The Punjab Pollution Control Board (PPCB) has told the Guru Gobind Singh HPCL-Mittal Energy Limited (HMEL) Oil Refinery to stay away from Lasara drain, which is notorious for carrying effluents from industrial units.
Despite the repeated refusals by of the PPCB to allow a pipeline link between the oil refinery and the drain, authorities at the refinery has been lobbying hard to have their way.
Recently, a 20km-long pipeline was laid along the road that connects Rs 18,000-crore refinery project with the Bathinda-Dhabwali road. Lasara flows just half a km from the Bathinda-Dhabwali road.
Pipes have been laid as a part of the irrigation network to supply treated water to farmers for irrigation purpose. However, this network of pipes directly leads to the Lasara drain.
According to the map of the irrigation network prepared by the Punjab drainage department for the oil refinery, pipelines touch Lasara drain. It prompted the PPCB to react and tell the refinery authorities to stay away from the drain.
"The PPCB has strictly told refinery officials not to extend their irrigation network towards the drain. We have told them not to cross the Bathinda-Dhabwali road under any circumstances," said PPCB XEN Nazar Singh.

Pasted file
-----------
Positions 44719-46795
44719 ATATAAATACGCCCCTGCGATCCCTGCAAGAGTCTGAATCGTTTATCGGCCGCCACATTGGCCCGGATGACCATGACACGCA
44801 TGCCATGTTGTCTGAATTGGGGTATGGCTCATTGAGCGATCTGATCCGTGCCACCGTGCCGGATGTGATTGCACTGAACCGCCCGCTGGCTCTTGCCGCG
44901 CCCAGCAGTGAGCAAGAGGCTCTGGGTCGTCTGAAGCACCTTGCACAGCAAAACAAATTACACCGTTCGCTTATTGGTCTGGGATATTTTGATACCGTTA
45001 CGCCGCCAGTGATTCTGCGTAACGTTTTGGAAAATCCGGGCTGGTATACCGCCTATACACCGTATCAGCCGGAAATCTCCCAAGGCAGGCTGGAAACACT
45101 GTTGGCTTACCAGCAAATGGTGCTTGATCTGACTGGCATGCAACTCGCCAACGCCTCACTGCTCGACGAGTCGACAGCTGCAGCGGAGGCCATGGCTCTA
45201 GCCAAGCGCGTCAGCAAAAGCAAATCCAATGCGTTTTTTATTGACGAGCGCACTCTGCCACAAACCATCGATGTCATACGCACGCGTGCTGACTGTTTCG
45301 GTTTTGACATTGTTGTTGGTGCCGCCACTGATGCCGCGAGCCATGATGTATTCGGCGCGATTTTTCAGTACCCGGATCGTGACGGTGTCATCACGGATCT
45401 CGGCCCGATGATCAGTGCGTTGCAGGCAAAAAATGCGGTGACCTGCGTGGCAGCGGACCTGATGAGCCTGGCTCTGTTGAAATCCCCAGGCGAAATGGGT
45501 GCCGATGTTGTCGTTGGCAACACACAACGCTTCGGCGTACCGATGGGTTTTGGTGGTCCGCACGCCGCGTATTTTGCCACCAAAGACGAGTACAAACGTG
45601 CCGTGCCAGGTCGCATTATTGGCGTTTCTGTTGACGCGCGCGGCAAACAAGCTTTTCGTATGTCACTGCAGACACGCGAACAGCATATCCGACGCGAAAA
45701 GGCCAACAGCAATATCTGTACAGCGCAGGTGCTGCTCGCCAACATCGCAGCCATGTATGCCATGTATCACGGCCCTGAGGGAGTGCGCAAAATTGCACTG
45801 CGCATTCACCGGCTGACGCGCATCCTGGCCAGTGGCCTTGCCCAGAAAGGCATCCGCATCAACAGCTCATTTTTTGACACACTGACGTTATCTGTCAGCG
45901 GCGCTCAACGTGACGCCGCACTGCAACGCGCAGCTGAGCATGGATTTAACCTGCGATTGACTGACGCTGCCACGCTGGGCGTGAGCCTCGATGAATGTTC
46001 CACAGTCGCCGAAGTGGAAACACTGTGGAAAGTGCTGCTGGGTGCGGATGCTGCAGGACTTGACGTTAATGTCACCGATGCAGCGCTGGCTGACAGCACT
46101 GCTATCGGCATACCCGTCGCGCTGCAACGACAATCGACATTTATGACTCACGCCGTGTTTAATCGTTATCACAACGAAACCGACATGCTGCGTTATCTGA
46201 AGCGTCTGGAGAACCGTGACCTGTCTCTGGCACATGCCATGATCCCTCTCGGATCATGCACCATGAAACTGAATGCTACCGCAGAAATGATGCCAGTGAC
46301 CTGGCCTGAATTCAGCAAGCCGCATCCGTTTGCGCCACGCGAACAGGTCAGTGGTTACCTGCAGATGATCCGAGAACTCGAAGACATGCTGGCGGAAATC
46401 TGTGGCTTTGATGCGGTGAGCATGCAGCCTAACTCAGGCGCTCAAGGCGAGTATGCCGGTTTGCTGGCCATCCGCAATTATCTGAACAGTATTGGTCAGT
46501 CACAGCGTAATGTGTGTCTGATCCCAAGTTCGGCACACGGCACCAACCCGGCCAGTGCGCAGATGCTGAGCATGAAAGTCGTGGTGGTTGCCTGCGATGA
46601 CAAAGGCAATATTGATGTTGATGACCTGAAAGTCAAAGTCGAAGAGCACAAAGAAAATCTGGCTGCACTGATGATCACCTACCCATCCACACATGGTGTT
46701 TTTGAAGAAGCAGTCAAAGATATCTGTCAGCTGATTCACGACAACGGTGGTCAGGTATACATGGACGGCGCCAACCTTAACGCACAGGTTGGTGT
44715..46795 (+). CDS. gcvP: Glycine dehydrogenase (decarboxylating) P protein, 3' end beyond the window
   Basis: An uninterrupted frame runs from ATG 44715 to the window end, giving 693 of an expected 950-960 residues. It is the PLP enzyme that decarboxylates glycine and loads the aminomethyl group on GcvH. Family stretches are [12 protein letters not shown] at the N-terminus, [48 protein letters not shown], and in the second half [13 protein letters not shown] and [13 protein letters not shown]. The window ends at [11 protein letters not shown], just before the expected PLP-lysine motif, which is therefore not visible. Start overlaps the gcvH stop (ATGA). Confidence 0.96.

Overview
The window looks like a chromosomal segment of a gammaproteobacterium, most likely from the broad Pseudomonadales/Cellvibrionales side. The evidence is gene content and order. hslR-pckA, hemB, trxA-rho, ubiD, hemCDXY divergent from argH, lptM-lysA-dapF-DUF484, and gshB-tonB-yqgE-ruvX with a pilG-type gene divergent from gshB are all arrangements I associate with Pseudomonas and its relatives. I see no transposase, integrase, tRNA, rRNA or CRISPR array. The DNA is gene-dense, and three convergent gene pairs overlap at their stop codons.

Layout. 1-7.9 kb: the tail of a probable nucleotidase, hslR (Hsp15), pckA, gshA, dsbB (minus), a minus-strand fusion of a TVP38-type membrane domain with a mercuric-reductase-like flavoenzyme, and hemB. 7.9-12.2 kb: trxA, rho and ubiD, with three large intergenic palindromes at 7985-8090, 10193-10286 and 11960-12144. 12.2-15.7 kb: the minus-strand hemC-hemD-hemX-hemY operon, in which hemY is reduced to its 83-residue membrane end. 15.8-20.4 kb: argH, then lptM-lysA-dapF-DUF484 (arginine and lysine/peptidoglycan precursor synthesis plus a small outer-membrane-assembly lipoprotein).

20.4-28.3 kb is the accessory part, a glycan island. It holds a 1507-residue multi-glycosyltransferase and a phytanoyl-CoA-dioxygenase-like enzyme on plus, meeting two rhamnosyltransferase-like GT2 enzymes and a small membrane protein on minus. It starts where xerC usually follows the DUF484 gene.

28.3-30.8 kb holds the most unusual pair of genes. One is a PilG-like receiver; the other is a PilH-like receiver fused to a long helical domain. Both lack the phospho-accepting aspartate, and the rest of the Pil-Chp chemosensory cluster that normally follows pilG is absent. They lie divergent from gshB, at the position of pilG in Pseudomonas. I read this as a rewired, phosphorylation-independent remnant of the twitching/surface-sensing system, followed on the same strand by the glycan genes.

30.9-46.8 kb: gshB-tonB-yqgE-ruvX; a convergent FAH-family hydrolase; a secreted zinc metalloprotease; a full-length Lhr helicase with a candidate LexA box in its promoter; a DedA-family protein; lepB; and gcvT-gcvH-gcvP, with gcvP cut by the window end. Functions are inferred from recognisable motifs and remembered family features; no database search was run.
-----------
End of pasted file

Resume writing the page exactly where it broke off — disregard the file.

The refinery authorities had made two requests in the past with the PPCB to allow a pipe line link with the Lasara drain, but to no avail. Farmers, whose land falls within half km of Bathinda-Dhabhwali road and Lasara drain were contacted to give their land.
"Refinery officials and officials of the drainage department had come to us to give the land to lay pipes toward Lasara drain. But at that time we had sown wheat in fields. They had come around two months back. They are expected to come again after the harvest as fields will be clear to lay the pipes," said farmer Sukhpal Singh.
The refinery is the biggest industrial unit in Punjab and it wants to be connected with the Lasara drain. The fresh application by refinery officials has demanded the permission on new grounds.
Refinery is said to have the all arrangements to filter water to be used in the processing of crude oil. This water is proposed to be used within the premises of the refinery for watering plants. Rest of the water will to be used for the purpose of irrigation in the nearby fields.
"If quality of the water produced by the refinery is fine then there will be no problem for the farmers to use this water for irrigating their fields. But PPCB will decide if water is fit for irrigation," said Dalveer Singh Dhaliwal, XEN, irrigation department, Mansa division.
Seeking anonymity, an official in the irrigation department said, "Officials at the oil refinery has a very powerful lobby and PPCB will not be able to stop them for long time to have a pipe link with Lasara drain."